MicroRNAs are a class of RNAs consisting of small approximately 21-25 nucleotide long non-coding RNA molecules. They are synthesized by cells in a complex multi-step process to mature miRNAs, which have the ability to bind to mRNA through partial complementarity. Their main function is the down-regulation of gene expression and in contrast to, for example, siRNAs, they can target various genes, making them key suspects in the global regulation of gene expression. miRNAs have been implicated in various diseases and are thus of high interest for systematic research in high-throughput settings.
There are two types of miRNA screens:
Both are treated the same way in the analysis in HiTSeekR, which begins with selecting the miRNA screen type.
The processing of miRNA screening data is the same as for gene silencing screens. Once hits have been identified, however, the downstream analysis is different due to the nature of miRNAs, which operate through regulating expression of a large number of genes.
Since microRNAs themselves do not offer much information on their biological role it is crucial to learn which genes they regulate. To this end, a large number of predictive algorithms has been proposed. The most common ones are integrated here as databases. In addition, there are databases of experimentally validated miRNA targets like mirtarbase and tarbase. These provide only limited insights into microRNA targets, but on the other hand, they do not suffer from excessive false positive rates as the predictive methods do.
To deal with the relatively high false positive rate of miRNA prediction methods we sought a method to extract those genes that we believe are targeted with high confidence. For this, we wanted to exploit the fact that some miRNAs might cause a phenotype through regulating the same genes. If a gene is thus targeted by multiple hits of a screen this could be relevant. However, depending on the database and chosen thresholds, a gene can be targeted by hundreds of miRNAs. In other words, observing that gene X is targetd by Y different microRNAs active in a screen might be due to chance and a random selection of miRNAs might yield the same result. To deal with this effect, we computed p-values based on hypergeometric tests for RNAhybrid and based on permutation tests for all other databases.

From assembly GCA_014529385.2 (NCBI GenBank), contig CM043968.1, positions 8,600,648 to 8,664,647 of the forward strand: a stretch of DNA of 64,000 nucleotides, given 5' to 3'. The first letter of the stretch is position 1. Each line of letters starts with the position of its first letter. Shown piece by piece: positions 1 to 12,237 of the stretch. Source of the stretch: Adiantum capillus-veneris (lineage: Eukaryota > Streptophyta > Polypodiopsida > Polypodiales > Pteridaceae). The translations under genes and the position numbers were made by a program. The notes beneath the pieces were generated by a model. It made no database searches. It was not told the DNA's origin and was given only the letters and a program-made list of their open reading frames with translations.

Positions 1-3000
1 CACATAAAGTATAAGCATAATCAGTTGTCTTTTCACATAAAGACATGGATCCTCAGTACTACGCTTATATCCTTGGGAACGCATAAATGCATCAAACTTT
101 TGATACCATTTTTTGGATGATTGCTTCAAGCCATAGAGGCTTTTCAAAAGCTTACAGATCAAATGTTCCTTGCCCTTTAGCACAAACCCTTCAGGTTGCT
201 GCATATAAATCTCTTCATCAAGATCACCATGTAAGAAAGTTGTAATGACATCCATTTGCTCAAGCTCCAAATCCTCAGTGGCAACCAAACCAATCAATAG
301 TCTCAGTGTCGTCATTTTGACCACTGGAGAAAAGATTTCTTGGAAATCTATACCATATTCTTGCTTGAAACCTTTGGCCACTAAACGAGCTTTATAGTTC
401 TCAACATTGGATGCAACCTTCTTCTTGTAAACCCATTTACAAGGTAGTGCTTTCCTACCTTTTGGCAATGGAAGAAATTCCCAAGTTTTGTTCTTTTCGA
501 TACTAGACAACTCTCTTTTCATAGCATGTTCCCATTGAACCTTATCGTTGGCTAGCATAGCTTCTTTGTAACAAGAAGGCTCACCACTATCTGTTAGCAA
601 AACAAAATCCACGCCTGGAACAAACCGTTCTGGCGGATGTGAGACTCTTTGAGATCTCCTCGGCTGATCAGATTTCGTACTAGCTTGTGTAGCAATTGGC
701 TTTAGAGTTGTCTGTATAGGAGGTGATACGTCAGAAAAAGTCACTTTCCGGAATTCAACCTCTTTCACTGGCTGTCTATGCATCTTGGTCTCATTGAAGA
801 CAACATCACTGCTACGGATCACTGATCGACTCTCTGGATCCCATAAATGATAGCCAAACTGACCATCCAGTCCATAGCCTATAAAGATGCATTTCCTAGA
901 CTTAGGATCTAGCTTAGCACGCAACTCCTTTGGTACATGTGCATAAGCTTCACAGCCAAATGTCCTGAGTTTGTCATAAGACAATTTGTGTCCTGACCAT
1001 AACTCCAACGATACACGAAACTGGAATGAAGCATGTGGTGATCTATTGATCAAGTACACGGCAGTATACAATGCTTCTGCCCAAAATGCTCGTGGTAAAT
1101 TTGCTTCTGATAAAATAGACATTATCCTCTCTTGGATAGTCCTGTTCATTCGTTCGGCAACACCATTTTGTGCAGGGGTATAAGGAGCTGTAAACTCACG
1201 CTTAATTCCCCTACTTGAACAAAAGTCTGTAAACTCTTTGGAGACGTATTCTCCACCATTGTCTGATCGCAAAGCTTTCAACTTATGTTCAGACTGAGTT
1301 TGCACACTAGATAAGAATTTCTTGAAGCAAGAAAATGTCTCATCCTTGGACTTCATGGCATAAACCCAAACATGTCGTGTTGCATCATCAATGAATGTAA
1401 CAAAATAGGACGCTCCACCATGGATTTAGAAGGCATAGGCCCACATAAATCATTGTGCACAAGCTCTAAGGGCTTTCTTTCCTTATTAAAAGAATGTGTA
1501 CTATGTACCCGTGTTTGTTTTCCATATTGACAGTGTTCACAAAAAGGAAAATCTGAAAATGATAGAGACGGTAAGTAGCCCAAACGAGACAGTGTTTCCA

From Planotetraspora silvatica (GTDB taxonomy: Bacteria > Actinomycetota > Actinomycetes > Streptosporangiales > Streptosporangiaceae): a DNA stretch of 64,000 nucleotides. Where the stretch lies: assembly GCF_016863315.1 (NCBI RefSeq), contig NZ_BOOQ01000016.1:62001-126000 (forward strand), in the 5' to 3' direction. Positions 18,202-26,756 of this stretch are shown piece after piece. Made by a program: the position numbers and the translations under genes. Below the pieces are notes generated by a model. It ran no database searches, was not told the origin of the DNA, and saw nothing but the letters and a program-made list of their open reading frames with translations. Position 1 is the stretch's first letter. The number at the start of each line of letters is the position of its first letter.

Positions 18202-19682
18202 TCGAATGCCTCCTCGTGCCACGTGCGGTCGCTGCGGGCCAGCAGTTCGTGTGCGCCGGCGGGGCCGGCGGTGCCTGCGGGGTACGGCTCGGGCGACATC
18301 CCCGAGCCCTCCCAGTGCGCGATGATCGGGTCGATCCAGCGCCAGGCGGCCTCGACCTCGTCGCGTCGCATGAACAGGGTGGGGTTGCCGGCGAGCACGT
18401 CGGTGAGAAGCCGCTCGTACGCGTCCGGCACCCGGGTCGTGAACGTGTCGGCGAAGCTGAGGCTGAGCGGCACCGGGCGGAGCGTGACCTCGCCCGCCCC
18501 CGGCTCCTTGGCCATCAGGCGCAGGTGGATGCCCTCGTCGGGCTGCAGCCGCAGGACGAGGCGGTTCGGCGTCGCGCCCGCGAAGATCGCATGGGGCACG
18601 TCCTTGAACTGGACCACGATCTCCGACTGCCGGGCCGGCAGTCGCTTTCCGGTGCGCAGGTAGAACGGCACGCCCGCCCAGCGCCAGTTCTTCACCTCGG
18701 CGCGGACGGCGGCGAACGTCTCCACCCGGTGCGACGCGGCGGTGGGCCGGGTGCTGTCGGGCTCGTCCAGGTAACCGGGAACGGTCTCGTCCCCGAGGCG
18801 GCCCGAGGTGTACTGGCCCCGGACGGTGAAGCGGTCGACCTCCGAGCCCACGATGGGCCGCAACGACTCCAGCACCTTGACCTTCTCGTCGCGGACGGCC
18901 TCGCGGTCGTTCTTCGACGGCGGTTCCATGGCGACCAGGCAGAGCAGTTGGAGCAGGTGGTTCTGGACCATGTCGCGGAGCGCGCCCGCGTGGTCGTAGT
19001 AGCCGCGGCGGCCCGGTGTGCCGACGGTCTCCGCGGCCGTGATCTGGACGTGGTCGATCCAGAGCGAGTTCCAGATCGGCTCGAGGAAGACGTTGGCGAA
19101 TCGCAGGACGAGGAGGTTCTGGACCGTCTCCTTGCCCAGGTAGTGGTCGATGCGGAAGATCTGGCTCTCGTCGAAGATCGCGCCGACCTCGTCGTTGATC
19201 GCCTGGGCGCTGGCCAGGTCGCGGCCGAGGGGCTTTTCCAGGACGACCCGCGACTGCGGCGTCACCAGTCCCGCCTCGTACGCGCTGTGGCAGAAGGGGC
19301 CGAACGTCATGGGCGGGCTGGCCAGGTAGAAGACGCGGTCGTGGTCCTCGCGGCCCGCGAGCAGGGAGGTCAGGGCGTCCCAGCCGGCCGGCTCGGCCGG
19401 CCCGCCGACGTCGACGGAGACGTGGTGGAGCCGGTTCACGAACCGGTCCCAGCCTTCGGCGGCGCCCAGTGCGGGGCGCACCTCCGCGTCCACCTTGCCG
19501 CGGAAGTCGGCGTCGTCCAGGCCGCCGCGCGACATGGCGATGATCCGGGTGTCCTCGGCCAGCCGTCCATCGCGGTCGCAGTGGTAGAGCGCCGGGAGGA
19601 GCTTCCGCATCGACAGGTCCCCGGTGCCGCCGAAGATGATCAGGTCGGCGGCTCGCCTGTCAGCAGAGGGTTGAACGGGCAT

MicroRNAs are grouped into families based on their seed sequences. Since the seed sequence has the largest impact on target gene prediction, it can be assumed that several members of the same miRNA family might show the same phenotype. In contrast, if only a single member of a family shows an effect, this might very well be an off-target effect. We thus calculate the percentage of family members that appear to be active and show them here.
Deregulated miRNAs have been implicated in many diseases. miRcancer DB is a literature database that links miRNA identifiers to related publications in PubMed, together with a short description.
Same as in gene silencing but without support for gene set enrichment analysis.
In addition to showing the extracted subnetworks, HiTSeekR will also include promoting and suppressing miRNA samples and connect them appropriately. In addition to selecting the number of exception genes that KeyPathwayMiner will be allowed to add, there is now a second parameter that enables the user to influence when a gene is considered active. This threshold is the minimum number of different miRNAs that needs to target a given gene for it to be considered.
DIANA mirPATH is a tool dedicated to identify affected KEGG pathways in various ways, i.e. by building intersections or unions of targeted genes or targeted pathways. For details please refer to http://diana.imis.athena-innovation.gr/DianaTools/index.php?r=mirpath/index Since mirPATH offers a webservice it could easily be integrated into HiTSeekR. Please note that long processing times may occur when using this feature due to external network traffic: